As I pointed out a couple months ago, the console war is Microsoft’s to lose — and the revelation of the Xbox One was Microsoft’s first shot at getting ahead in the next battle.
After Sony’s (SNE) mystery-heavy event in February, the ball was in Microsoft’s court to get consumers and investors alike excited about the next generation of entertainment. So, did the big event do what it needed to?
Well, there’s two sides to this story — what Tuesday meant to gamers, and what it meant for MSFT shareholders:
The User Side
Tuesday’s event cemented Xbox’s change from gaming console to comprehensive entertainment center. Microsoft opened with a demonstration of how users could seamlessly switch from games to movies, movies to TV, and TV to Internet — all with simple voice commands via Kinect technology.
The demo seemed like a significant improvement over the 360’s much slower controls. The ability to instantly jump between applications is a natural evolution for a system that has placed a much greater focus on entertainment peripherals like Netflix (NFLX) and ESPN in recent years.
Microsoft is investing even more into the expansion of its entertainment division with a live-action Halo TV series. The show will be produced by 343 Industries — the studio behind Halo 4 — with involvement from Steven Spielberg. 343 Industries already produced a live-action Halo web series that won awards for cinematography and production design.
As it turns out, it wasn’t until 30 minutes into the event — halfway through — that anyone talked about video games in any depth.
Microsoft announced a special partnership with Electronic Arts (EA) for the company’s EA Sports franchises: Madden, FIFA, UFC and NBA. (Though neither EA nor Microsoft has specified past calling it a special partnership.) The reigning Worst Company in America isn’t necessarily the first company you’d like to hear Xbox is making a “special partnership” with, but it is notable that Xbox One will have an advantage over Nintendo’s (NTDOY) WiiU, which won’t carry the upcoming Madden 25.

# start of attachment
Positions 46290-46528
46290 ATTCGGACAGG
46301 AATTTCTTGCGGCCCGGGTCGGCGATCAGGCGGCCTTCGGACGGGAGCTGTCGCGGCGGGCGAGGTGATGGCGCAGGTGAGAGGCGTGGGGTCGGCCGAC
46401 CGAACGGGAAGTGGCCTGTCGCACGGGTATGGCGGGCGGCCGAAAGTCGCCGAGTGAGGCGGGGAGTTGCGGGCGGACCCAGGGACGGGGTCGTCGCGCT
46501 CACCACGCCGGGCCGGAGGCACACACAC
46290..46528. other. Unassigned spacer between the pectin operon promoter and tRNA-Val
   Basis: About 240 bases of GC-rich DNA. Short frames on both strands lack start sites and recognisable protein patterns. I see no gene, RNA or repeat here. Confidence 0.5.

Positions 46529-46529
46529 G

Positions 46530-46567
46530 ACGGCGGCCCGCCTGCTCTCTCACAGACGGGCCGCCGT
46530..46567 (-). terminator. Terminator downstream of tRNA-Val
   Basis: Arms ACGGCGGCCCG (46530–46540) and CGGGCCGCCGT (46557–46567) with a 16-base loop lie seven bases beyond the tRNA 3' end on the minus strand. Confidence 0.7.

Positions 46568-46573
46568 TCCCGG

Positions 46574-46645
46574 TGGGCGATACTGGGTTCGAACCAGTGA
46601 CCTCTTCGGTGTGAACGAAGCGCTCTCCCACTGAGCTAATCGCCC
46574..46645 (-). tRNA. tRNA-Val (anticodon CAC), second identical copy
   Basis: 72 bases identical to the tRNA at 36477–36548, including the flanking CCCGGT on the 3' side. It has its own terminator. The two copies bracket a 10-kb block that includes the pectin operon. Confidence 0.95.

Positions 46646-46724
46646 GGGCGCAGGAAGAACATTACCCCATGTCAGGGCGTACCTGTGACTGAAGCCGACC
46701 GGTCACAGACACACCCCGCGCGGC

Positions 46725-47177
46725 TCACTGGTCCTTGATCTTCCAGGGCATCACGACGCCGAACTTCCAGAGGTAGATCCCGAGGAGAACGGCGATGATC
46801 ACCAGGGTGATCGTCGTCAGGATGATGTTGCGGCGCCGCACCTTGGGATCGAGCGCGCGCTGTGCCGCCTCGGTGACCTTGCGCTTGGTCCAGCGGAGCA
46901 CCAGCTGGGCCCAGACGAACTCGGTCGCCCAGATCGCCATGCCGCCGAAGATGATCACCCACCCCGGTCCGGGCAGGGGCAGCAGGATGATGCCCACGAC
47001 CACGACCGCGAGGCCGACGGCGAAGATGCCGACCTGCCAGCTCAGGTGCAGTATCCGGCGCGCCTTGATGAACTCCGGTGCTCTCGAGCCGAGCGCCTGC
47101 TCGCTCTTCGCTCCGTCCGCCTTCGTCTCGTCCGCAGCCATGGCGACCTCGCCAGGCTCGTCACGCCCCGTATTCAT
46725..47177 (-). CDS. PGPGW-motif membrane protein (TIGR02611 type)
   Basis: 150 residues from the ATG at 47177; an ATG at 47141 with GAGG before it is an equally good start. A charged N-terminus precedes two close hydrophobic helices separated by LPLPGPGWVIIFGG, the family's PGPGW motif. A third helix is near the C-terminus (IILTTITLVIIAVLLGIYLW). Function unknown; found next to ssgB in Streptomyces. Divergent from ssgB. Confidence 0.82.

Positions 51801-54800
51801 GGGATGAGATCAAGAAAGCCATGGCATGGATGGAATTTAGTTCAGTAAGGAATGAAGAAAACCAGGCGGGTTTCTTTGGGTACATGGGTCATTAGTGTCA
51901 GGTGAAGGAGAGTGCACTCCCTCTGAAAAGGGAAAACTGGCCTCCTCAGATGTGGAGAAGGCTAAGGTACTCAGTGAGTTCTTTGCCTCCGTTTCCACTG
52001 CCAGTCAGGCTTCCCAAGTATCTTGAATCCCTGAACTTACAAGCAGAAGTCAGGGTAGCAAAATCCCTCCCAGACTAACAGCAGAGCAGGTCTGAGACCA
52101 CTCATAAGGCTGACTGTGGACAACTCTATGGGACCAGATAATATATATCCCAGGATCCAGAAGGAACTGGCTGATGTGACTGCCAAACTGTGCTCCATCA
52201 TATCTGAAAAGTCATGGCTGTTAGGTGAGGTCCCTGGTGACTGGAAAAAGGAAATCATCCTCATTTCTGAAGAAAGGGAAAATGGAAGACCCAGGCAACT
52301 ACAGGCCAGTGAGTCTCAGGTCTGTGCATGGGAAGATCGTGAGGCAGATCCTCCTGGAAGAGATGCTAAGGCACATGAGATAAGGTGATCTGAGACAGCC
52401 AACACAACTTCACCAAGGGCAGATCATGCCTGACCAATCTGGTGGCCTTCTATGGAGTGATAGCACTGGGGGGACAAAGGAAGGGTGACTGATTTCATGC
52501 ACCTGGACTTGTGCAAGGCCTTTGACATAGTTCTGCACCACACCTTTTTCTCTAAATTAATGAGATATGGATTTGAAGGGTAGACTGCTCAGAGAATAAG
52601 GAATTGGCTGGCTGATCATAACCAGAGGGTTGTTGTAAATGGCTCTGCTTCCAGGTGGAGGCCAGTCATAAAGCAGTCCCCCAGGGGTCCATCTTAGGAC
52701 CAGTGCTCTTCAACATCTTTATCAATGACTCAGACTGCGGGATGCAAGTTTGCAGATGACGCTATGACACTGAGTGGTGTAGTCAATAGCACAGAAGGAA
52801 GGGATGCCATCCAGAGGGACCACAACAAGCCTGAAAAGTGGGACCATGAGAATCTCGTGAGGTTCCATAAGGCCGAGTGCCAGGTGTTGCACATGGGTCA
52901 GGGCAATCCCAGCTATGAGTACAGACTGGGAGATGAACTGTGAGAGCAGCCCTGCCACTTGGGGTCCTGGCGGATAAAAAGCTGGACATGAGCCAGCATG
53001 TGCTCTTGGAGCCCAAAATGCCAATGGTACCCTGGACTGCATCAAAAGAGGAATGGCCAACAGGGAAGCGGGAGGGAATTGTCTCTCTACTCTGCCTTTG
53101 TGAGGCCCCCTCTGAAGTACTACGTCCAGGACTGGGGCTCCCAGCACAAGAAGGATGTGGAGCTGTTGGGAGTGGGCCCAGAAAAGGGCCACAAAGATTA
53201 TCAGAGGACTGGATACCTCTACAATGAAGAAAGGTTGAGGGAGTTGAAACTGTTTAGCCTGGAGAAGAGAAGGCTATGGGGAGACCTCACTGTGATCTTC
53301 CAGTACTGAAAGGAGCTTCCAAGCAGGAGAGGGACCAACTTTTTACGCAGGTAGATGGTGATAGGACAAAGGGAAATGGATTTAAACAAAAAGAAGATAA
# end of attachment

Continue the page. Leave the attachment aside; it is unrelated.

Microsoft closed the event with a look at Call of Duty: Ghosts for the new console, showing how the game compares to its predecessor. The graphics looked crisp, the movement looked natural … but we didn’t get to see any actual gameplay. And gamers probably won’t get to see the new engines in action until E3 in June.
The Investor Side
MSFT shares responded to all of these announcements with a shrug, slipping fractionally. Considering the Xbox One is supposed to be the future of entertainment and all, you’d have to imagine Microsoft was hoping for a more positive response.
So what were investors unimpressed with?
Nothing about the Xbox One jumped out as a must-have innovation — like, for example, the original Wii’s intuitive motion controls.
Also, most of the features and projects announced Tuesday require a lot of up-front costs and won’t immediately generate profits.
Start with the fact that companies typically sell brand-new consoles at a loss. They depend on games and software to make money until the price of components comes down — usually years later. Even if Microsoft toes the same line as Sony — which says it’s adamant that it won’t absorb the same kind of loss launching the PS4 that it did for the PS3 — and the Xbox One merely breaks even, that still won’t be a point of immediate cheer.